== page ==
Jim dandy

Jim Woodward of Oklahoma City birdied three of his first four holes Saturday en route to a 69, and the lead in the race for low PGA Professional honors. Woodward needed only 27 holes in his stellar third round.


Jim Woodward's 69 Saturday was his best round in his four career starts in the Senior PGA Championship. (Montana Pritchard/The PGA of America)

By Bob Denney, The PGA of America

LOUISVILLE, Ky. -- Jim Woodward of Oklahoma City birdied three of his first four holes Saturday at Valhalla Golf Club, just the tonic he needed to record a 3-under-par 69 and take the lead among 12 PGA club professionals still competing in the 72nd Senior PGA Championship presented by KitchenAid. Woodward, a PGA teaching professional at Oak Tree National Golf Club in Edmond, Okla., owns a 54-hole total of 1-over-par 217 in his fourth consecutive appearance in the oldest and most prestigious event in senior golf.

The 53-year-old Woodward stumbled just twice along the route of the 7,055-yard Valhalla layout with bogeys at the sixth and 14th holes. He began play on the back nine, collecting birdies at 10, 11, 13, 18, and returning to the front where he birdie the No. 1 hole. He needed only 27 putts in his bid to capture the Low PGA Club Professional honors Sunday.

Stu Ingraham of Newtown Square, Pa., was next at 220 after a 77, and Sonny Skinner of Sylvester, Ga., one shot furthr back at 221 after struggling in with a 76.

While his contemporaries were having problems, Woodward made up for a 73 and 75 in the first two rounds by posting his career-best round in the Championship.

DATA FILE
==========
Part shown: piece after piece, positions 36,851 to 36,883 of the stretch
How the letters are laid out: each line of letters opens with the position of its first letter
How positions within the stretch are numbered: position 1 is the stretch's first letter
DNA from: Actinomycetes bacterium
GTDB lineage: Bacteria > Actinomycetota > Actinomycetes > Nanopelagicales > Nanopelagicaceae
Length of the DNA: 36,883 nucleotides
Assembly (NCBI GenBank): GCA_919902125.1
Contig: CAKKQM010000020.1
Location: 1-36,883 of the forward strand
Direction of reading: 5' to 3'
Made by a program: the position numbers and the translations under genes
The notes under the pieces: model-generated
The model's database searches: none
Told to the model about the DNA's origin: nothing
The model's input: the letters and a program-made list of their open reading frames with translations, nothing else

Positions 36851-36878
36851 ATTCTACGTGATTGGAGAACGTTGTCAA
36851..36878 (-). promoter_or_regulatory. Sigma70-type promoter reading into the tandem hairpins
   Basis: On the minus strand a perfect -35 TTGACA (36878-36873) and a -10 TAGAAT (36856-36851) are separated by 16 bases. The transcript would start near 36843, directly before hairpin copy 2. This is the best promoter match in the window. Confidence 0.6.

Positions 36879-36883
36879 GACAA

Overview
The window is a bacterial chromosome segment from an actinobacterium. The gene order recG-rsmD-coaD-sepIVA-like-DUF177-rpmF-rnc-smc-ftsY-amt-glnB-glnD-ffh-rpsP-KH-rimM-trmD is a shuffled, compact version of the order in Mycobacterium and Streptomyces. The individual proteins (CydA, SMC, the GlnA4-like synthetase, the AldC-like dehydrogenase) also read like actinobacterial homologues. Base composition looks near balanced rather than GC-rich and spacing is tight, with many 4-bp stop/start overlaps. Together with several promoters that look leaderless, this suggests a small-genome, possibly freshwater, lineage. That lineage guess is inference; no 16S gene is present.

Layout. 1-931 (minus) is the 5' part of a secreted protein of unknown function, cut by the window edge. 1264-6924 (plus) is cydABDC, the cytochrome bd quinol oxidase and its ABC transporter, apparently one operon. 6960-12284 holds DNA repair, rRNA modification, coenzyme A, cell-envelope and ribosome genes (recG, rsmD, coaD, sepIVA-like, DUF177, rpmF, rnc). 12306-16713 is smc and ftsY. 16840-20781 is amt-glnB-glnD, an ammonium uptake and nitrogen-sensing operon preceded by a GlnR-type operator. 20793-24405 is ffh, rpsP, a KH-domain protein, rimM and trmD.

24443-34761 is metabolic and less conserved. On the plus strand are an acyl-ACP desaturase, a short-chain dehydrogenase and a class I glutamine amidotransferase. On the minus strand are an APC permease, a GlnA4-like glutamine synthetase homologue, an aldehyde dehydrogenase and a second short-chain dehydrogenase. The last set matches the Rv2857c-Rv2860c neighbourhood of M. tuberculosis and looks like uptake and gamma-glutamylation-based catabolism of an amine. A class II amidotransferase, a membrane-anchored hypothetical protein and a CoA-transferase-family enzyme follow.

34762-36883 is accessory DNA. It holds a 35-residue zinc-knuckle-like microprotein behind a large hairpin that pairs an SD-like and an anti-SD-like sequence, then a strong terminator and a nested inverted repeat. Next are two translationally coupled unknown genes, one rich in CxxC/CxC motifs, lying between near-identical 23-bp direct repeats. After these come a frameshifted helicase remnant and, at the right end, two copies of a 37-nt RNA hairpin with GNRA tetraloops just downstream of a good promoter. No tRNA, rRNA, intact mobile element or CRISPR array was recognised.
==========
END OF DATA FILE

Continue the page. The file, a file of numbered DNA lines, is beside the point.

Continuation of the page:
“I just didn’t make any real bad swings today. The first two days I made some real bad swings and they cost me,” said Woodward.

After two soggy days in which the field was allowed “preferred lies,” Woodward said that he found little or no mud on his ball in Valhalla’s fairways.

“The golf course has really dried out well,” he said. “I would rather play it down.”

Woodward said that he and his fellow PGA Professionals take pride in battling for Low PGA Club Professional honors in the Championship.

“Once you get to our age, I think we're a little more competitive than say the younger guys against the tour players,” said Woodward. “We don't have to have all the length and we have still got a little game as long as our bodies hold up. I wouldn't say we're overall competitive still, but we can hold our own. Any time that you're representing The PGA of America, I mean any time we play in a major, you want to play well.”

Woodward closed his round by hitting an approach to left of the uphill ninth green, then pitching to eight feet below the hole and saving par.

“As hard as I played I didn't want to mess around,” he said. “I got a mud ball off the fairway and it hooked on me, but it's better left than right there and I knew it would be. So luckily, I got it up and down. I don't want to bogey the last hole.”

Ingraham, who came into Saturday’s round after a solid 70, could not find any rhythm.

“Today, between my allergies and my feet being sore, I had nothing today. I really just didn't have it,” said Ingraham, a six-time Philadelphia PGA Player of the Year. “I was very tired, I can hardly see right now my eyelids are so bad.  It got me with two holes to play yesterday and it got me with about six holes to play today. But the course is good, we just didn't play very well.”